In June of 2014, the city’s Board of Standards and Appeals (BSA) approved a variance for New York Methodist Hospital’s new eight-story, 500,000-square-foot Center for Community Health expansion at 515 6th Street, in Park Slope. A settlement between the hospital and Preserve Park Slope has since scaled the project down from seven to six stories, eliminating 28,000 square feet of medical space. Last month, the city approved plans for the scaled down version, and now the hospital has begun demolishing 16 brownstones to make way for the building, Crain’s reports. The latest filings detail a 485,978-square-foot building with 253,993 square feet of medical space. The facility’s operations will include outpatient surgery, imaging, cancer treatment and specialty care in orthopedics, and cardiology. The Schedule A indicates a 300-car parking garage in the sub-cellar and retail space on the basement level. Perkins Eastman is designing. The state Department of Health’s approval of a Certificate of Need is the last step needed before construction can begin. Once construction begins, completion is expected three years later.
In November 2013, YIMBY revealed renderings for the ME Architect-designed 21-story residential building at 215 West 28th Street, in Chelsea. Then in January 2015, we revealed renderings of an alternate design by Karim Rashid. Now, HAP Investments is moving forward with a two-building development designed by DXA Architects, which was first revealed by Curbed NY. The entire complex will measure 290,000 square feet, although filings have only been submitted for the building at 215-219 West 28th Street (and it will also cantilever over the existing tenement buildings at 213 and 221 West 28th Street). Filings detail a 183,293-square-foot building with 112 residential units and 8,202 square feet of ground-floor retail space. The other building, to rise at 223-227 West 28th Street, is not filed yet, but should measure around 100,000 square feet.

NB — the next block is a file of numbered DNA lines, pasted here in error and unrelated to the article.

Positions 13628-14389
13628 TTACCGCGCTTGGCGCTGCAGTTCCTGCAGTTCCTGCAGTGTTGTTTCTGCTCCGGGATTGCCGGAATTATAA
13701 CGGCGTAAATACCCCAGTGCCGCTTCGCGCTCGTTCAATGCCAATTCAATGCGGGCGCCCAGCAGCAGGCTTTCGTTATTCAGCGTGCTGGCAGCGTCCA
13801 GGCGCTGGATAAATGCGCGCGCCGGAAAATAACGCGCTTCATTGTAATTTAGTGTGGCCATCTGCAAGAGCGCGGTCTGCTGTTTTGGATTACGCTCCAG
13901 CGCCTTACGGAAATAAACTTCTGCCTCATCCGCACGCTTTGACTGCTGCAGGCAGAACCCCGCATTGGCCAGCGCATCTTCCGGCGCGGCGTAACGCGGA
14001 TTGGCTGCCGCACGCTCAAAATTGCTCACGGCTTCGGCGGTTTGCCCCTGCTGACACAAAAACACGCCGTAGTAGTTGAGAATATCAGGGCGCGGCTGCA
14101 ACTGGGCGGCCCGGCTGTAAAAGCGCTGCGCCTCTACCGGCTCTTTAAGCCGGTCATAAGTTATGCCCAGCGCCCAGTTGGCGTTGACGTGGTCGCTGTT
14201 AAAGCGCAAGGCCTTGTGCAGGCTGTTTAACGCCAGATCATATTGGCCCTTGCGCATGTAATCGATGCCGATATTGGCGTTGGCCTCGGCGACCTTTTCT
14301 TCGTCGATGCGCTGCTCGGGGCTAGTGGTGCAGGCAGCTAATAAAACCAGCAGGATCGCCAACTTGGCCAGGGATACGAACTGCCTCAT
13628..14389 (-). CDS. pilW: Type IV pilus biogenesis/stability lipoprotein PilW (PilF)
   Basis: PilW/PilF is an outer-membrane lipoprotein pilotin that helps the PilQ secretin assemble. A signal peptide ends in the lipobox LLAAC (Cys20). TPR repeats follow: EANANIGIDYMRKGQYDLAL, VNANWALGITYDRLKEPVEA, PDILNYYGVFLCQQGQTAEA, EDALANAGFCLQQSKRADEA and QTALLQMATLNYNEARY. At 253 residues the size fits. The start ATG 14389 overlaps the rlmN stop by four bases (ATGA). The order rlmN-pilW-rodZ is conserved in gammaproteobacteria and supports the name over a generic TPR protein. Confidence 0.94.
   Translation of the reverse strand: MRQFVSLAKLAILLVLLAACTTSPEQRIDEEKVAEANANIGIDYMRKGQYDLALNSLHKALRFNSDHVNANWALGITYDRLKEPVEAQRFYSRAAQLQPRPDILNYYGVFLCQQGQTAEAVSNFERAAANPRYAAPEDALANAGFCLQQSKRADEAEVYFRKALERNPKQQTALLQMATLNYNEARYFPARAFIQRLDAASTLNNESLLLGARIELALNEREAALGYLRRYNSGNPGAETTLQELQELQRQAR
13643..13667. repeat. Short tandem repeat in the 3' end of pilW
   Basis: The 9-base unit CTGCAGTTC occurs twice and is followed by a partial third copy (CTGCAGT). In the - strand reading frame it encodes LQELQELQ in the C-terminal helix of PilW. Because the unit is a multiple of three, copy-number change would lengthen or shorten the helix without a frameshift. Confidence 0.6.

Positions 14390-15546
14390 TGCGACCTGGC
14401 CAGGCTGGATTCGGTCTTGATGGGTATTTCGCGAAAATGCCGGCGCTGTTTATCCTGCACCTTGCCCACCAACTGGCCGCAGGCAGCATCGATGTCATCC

When a New York City church can’t afford to repair its own building, it’s only a matter of time until it ends up in the hands of real estate developers. Such was the case with the Harlem Baptist Temple Church at 20 West 116th Street, which was partially demolished by the city in 2009. The house of worship spent nearly two years without a roof, but the church eventually pulled together the money to replace the roof and part of its facade, albeit with less historic pieces. Now, plans have been filed to develop an 11-story apartment building on the church’s property between Malcolm X Boulevard and Fifth Avenue.
Downtown Jamaica’s big, mixed-use developments are slowly inching towards reality, but further east along Hillside Avenue, small developments are growing, too. On Friday, plans were filed to expand a two-story office building at 168-30 89th Avenue into four stories of apartments.
The New York City Economic Development Corporation (NYCEDC) has revealed new details and renderings of the ferry landings that will be built as part of the Citywide Ferry Service project. Ten new ferry landings will be built and six new ferry lines will be introduced, bringing service to Soundview in the Bronx, the Upper East Side, Lower Manhattan, Long Island City/Astoria, to multiple locations up and down Brooklyn, Governors Island, and finally the Rockaways in Queens, Untapped Cities reports. Many of the ferry lines will terminate at either the existing Wall Street-Pier 11 or East River-34th Street landings. The new landings will measure 35-feet-wide and 90-feet-long, and will feature canopies and wind screens. The routes are expected to open in 2017 and 2018 in phases. McLaren Engineering Group is designing, and Skanska will build the landings.